By Michael A. Seeds, Dana Backman

ISBN-10: 0495559733

ISBN-13: 9780495559733

With their best-selling astronomy textbook, HORIZONS, authors Mike Seeds and Dana Backman assist you comprehend your home within the universe-not simply your situation in house, yet your position within the unfolding historical past of the actual universe. to accomplish this target, they makes a speciality of vital questions: "What Are We?," which highlights your house as a planet dweller in an evolving universe, guiding you to raised comprehend the place we got here from and the way we shaped, and "How will we Know?," which gives insights into how the method of technological know-how can train us extra approximately what we are.

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Extra resources for Horizons: Exploring the Universe (11th Edition)

Example text

From the southern horizon down to the south celestial pole? Learning to Look 1. Find Sagittarius and Scorpius in the photograph that opens this chapter. 2. The stamp at right shows the constellation Orion. Explain why this looks odd to residents of the northern hemisphere. 3 Cycles of the Sky Enhanced visual image Guidepost In the previous chapter you looked at the sky and saw how its motion is produced by the daily rotation of Earth. In this chapter, you will discover that the sun, moon, and planets move against the background of stars.

Com/astronomy/seeds 1. Why have astronomers added modern constellations to the sky? 2. What is the difference between an asterism and a constellation? Give some examples. 3. What characteristic do stars in a constellation or asterism share? 20 PART 1 | THE SKY 4. Do people from other cultures on Earth see the same stars, constellations, and asterisms that you see? 5. How does the Greek-letter designation of a star give you a clue to its brightness? 6. How did the magnitude system originate in a classification of stars by brightness?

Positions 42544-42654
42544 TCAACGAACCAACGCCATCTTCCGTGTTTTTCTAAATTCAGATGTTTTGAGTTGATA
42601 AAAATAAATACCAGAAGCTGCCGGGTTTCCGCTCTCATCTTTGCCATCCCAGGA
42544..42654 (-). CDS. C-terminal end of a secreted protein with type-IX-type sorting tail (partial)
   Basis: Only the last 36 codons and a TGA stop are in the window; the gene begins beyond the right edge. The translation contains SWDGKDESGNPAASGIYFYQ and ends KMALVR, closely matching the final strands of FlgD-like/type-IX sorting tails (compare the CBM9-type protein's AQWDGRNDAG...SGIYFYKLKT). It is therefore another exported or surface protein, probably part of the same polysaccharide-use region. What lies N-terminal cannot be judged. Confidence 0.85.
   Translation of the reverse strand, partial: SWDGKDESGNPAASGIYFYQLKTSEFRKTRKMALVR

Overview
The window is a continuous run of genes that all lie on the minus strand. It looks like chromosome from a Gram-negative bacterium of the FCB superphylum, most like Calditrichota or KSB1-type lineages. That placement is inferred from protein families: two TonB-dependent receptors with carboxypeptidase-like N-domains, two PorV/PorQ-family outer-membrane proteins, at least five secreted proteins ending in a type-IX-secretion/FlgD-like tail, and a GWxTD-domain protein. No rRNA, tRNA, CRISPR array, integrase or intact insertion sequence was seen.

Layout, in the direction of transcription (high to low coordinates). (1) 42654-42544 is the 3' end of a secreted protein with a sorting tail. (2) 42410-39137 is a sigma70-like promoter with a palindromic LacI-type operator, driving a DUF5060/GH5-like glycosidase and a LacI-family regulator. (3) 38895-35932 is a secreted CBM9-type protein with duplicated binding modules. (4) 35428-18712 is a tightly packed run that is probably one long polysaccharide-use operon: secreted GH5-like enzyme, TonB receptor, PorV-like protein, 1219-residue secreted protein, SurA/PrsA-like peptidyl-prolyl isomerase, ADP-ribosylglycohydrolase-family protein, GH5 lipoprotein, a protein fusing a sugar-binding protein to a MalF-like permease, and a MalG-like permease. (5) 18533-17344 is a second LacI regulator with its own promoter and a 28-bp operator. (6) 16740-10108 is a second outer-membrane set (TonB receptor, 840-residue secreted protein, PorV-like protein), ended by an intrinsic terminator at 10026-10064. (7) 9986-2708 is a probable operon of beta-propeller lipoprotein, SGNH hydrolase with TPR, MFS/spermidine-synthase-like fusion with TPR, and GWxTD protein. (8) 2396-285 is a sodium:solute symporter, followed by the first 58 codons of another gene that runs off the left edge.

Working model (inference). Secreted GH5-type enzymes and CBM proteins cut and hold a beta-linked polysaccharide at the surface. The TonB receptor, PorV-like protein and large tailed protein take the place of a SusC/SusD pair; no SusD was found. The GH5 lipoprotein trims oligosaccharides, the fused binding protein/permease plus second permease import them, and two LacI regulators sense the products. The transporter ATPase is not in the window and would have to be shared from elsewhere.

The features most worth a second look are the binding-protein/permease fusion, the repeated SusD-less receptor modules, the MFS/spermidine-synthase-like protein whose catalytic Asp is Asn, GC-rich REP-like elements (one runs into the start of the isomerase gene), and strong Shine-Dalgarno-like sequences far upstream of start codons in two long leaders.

14. Why does the number of circumpolar constellations depend on the latitude of the observer? 15. How could you detect Earth’s precession by examining star charts from ancient Egypt? 16. How Do We Know? How can a scientific model be useful if it isn’t a correct description of nature? Discussion Questions 1. All cultures on Earth named constellations. Why do you suppose this was such a common practice? 2. If you were lost at sea, you could find your approximate latitude by measuring the altitude of Polaris.

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Horizons: Exploring the Universe (11th Edition) by Michael A. Seeds, Dana Backman


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